When Tesla Inc. (NASDAQ: TSLA) reported fourth-quarter and full-year 2018 earnings after markets closed on Wednesday, the electric car maker posted adjusted diluted earnings per share (EPS) of $1.93 on revenues of $7.23 billion for the quarter. In the same period a year ago, the company reported a loss of $3.04 per share on revenues of $3.29 billion. The latest results also compared to consensus estimates calling for EPS of $2.19 and $7.07 billion in revenues.
For the full year, Tesla reported an adjusted net loss per share of $1.33 on revenues of $21.46 billion, compared with a net loss per share in 2017 of $8.66 on $11.76 in revenues. Analysts were looking for a net loss per share of $1.42 and revenues of $21.35 billion.
What appears to have led to a 5% drop after last night’s announcement was the news that Chief Financial Officer Deepak Ahuja is retiring and leaving the company. His replacement, Zach Kirkhorn, is a newly minted Tesla vice president and, at 34 years of age, a controversial choice for the $53 billion company. Although Kirkhorn has been working at the company for nearly 10 years, Wall Street has its doubts.
In their letter to investors, CEO Elon Musk and Ahuja wrote that they expect to produce 7,000 Model 3 sedans a week by the end of this year. Once the planned Gigafactory in Shanghai is fully operational, annual production of Model 3 is touted to exceed 500,000 units annually sometime between the fourth quarter of this year and the second quarter of next year. If that goal is reached, Tesla will be producing about 10,000 vehicles a week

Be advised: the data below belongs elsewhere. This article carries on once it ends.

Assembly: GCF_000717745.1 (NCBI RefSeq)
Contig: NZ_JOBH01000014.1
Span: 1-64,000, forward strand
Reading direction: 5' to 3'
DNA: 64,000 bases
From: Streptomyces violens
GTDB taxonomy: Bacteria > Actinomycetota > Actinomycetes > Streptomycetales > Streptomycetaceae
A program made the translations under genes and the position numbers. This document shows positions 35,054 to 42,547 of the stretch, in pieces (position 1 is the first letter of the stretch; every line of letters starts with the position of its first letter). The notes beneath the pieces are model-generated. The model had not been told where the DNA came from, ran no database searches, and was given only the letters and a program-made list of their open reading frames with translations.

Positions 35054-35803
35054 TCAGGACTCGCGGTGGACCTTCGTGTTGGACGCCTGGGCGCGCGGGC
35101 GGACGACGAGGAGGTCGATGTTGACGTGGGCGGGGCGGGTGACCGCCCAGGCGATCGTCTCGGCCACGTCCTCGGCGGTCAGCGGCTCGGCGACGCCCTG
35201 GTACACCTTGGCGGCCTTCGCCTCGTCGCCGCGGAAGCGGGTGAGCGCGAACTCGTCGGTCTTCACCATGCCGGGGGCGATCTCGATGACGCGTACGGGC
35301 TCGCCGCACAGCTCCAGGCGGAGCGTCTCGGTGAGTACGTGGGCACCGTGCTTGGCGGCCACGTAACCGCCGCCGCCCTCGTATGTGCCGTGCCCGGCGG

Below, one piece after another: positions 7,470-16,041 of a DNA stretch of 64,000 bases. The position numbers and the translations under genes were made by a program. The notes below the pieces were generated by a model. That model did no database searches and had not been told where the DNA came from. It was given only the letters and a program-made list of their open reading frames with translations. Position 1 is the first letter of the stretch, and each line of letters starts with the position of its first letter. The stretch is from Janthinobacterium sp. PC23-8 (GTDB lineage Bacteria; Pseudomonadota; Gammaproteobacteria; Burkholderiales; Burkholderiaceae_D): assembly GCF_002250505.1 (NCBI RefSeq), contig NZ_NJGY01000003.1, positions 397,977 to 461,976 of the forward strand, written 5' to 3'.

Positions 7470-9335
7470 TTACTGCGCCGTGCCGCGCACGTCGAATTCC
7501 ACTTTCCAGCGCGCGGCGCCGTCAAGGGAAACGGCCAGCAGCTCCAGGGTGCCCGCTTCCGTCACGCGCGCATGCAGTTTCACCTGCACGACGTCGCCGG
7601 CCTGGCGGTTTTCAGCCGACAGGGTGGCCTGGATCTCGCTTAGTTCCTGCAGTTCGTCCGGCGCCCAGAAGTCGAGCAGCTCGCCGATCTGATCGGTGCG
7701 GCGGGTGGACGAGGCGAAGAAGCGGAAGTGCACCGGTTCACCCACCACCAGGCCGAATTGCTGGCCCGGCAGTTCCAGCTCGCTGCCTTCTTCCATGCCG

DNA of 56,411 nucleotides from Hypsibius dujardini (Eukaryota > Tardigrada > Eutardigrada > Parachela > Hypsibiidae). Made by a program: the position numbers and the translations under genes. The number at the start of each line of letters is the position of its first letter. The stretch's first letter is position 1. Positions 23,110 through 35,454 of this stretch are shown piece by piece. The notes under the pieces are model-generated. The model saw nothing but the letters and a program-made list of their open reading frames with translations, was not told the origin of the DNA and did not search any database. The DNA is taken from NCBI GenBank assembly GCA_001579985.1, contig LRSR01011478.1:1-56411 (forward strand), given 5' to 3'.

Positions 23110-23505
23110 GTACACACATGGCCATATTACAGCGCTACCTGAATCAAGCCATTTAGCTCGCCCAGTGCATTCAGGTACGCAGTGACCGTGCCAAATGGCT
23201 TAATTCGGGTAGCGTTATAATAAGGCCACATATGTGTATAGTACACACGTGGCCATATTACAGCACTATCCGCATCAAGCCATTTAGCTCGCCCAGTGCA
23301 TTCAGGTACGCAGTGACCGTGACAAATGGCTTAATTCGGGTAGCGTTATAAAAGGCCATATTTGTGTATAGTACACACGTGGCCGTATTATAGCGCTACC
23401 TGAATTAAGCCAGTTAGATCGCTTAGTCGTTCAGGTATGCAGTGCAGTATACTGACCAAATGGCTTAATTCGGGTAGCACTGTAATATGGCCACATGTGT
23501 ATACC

Tesla also claimed $3.7 billion in available cash, enough to “comfortably service” the $920 million note due in March.
The only really bad news in Tesla’s quarterly report is Ahuja’s retirement. The good news is that it met its production goals for the year and plans to nearly double production in the year or so ahead. The good news is tempered, however, by the outlook for the global economy and how that will influence car buyers in the year ahead. Musk is well-known for his optimism and his record of delivering on forecasts has been uneven. Will it be different this time?
Shares traded down about 4% at $296.61 early Thursday, after closing at $308.77 in a 52-week range of $244.59 to $387.46. The stock’s 12-month consensus price target before the earnings report was $330.36.